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Lab Med ; 52(4): 311-314, 2021 Jul 01.
Article in English | MEDLINE | ID: covidwho-1135871


OBJECTIVE: Evidence has shown that Google searches for clinical symptom keywords correlates with the number of new weekly patients with COVID-19. This multinational study assessed whether demand for SARS-CoV-2 tests could also be predicted by Google searches for key COVID-19 symptoms. METHODS: The weekly number of SARS-CoV-2 tests performed in Italy and the United States was retrieved from official sources. A concomitant electronic search was performed in Google Trends, using terms for key COVID-19 symptoms. RESULTS: The model that provided the highest coefficient of determination for the United States (R2 = 82.8%) included a combination of searching for cough (with a time lag of 2 weeks), fever (with a time lag of 2 weeks), and headache (with a time lag of 3 weeks; the time lag refers to the amount of time between when a search was conducted and when a test was administered). In Italy, headache provided the model with the highest adjusted R2 (86.8%), with time lags of both 1 and 2 weeks. CONCLUSION: Weekly monitoring of Google Trends scores for nonspecific COVID-19 symptoms is a reliable approach for anticipating SARS-CoV-2 testing demands ~2 weeks in the future.

COVID-19 Testing/statistics & numerical data , COVID-19 , Clinical Laboratory Services/statistics & numerical data , Search Engine/statistics & numerical data , COVID-19/diagnosis , COVID-19/epidemiology , Humans , Information Seeking Behavior , Laboratories , SARS-CoV-2
Clin Chem Lab Med ; 59(3): 599-607, 2021 02 23.
Article in English | MEDLINE | ID: covidwho-1067439


OBJECTIVES: Severe coronavirus disease 2019 (COVID-19) is associated with a dysregulated immune state. While research has focused on the hyperinflammation, little research has been performed on the compensatory anti-inflammatory response. The aim of this study was to evaluate the anti-inflammatory cytokine response to COVID-19, by assessing interleukin-10 (IL-10) and IL-10/lymphocyte count ratio and their association with outcomes. METHODS: Adult patients presenting to the emergency department (ED) with laboratory-confirmed COVID-19 were recruited. The primary endpoint was maximum COVID-19 severity within 30 days of index ED visit. RESULTS: A total of 52 COVID-19 patients were enrolled. IL-10 and IL-10/lymphocyte count were significantly higher in patients with severe disease (p<0.05), as well as in those who developed severe acute kidney injury (AKI) and new positive bacterial cultures (all p≤0.01). In multivariable analysis, a one-unit increase in IL-10 and IL-10/lymphocyte count were associated with 42% (p=0.031) and 32% (p=0.013) increased odds, respectively, of severe COVID-19. When standardized to a one-unit standard deviations scale, an increase in the IL-10 was a stronger predictor of maximum 30-day severity and severe AKI than increases in IL-6 or IL-8. CONCLUSIONS: The hyperinflammatory response to COVID-19 is accompanied by a simultaneous anti-inflammatory response, which is associated with poor outcomes and may increase the risk of new positive bacterial cultures. IL-10 and IL-10/lymphocyte count at ED presentation were independent predictors of COVID-19 severity. Moreover, elevated IL-10 was more strongly associated with outcomes than pro-inflammatory IL-6 or IL-8. The anti-inflammatory response in COVID-19 requires further investigation to enable more precise immunomodulatory therapy against SARS-CoV-2.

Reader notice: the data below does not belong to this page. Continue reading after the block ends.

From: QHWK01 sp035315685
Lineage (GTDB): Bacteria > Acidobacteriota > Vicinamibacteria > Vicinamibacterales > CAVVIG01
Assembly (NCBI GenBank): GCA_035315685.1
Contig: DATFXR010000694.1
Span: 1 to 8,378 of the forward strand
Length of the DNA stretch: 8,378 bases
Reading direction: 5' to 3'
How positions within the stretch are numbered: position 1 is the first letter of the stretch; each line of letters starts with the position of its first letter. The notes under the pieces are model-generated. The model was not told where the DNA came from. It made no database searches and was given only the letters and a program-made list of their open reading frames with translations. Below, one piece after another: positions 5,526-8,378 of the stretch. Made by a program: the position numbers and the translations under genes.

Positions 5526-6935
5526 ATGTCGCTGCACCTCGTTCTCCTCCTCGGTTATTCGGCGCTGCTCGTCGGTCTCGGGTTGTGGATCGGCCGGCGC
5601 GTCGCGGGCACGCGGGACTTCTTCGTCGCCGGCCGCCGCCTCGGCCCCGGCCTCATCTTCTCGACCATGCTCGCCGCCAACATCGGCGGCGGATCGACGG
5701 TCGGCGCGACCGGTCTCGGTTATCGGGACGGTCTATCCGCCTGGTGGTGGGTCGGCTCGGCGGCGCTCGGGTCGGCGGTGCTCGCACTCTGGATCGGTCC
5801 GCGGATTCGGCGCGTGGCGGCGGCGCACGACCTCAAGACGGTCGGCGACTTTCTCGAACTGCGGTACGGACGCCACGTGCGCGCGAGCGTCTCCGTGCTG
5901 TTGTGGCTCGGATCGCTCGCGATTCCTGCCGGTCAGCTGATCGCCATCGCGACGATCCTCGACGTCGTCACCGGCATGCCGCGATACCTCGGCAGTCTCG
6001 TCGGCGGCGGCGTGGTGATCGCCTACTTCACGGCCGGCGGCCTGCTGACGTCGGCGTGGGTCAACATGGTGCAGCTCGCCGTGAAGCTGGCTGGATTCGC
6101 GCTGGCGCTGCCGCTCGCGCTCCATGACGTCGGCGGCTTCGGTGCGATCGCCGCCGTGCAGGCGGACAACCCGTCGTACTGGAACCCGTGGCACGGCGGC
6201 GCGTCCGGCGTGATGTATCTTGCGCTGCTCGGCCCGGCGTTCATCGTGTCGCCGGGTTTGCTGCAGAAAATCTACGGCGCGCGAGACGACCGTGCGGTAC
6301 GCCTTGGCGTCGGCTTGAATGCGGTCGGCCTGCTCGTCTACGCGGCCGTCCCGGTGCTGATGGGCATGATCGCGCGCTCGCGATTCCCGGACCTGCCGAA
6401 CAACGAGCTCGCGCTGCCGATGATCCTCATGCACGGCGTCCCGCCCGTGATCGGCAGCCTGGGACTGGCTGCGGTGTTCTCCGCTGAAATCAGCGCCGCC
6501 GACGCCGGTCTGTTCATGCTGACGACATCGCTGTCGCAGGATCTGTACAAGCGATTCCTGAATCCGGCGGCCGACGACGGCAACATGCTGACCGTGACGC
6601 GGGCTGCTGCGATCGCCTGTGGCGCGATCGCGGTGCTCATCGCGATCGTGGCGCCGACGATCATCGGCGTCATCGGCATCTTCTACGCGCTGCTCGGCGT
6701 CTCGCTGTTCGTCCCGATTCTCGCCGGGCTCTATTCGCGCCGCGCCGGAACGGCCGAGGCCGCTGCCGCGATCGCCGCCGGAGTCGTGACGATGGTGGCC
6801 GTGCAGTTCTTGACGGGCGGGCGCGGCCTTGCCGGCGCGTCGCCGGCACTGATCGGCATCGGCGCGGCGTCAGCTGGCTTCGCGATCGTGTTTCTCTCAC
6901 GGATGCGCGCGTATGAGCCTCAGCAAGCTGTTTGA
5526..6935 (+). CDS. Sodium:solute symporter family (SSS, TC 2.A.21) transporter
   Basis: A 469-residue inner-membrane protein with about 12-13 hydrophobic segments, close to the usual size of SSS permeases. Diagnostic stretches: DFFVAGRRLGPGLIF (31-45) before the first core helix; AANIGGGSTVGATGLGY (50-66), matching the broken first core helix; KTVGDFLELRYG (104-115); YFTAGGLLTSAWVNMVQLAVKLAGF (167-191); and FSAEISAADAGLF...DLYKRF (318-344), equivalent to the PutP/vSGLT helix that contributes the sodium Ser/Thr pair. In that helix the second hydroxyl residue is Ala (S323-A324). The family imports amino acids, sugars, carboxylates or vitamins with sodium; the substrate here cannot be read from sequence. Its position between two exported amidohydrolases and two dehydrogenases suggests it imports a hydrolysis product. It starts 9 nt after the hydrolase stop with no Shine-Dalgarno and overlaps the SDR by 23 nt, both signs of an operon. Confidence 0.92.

COVID-19/diagnosis , Interleukin-10/metabolism , Acute Kidney Injury/blood , Acute Kidney Injury/complications , Acute Kidney Injury/diagnosis , Adult , Aged , Bacterial Infections/blood , Bacterial Infections/complications , Bacterial Infections/diagnosis , COVID-19/blood , COVID-19/complications , Cohort Studies , Emergency Service, Hospital , Female , Hospitalization , Humans , Interleukin-10/blood , Lymphocyte Count , Male , Middle Aged , Prognosis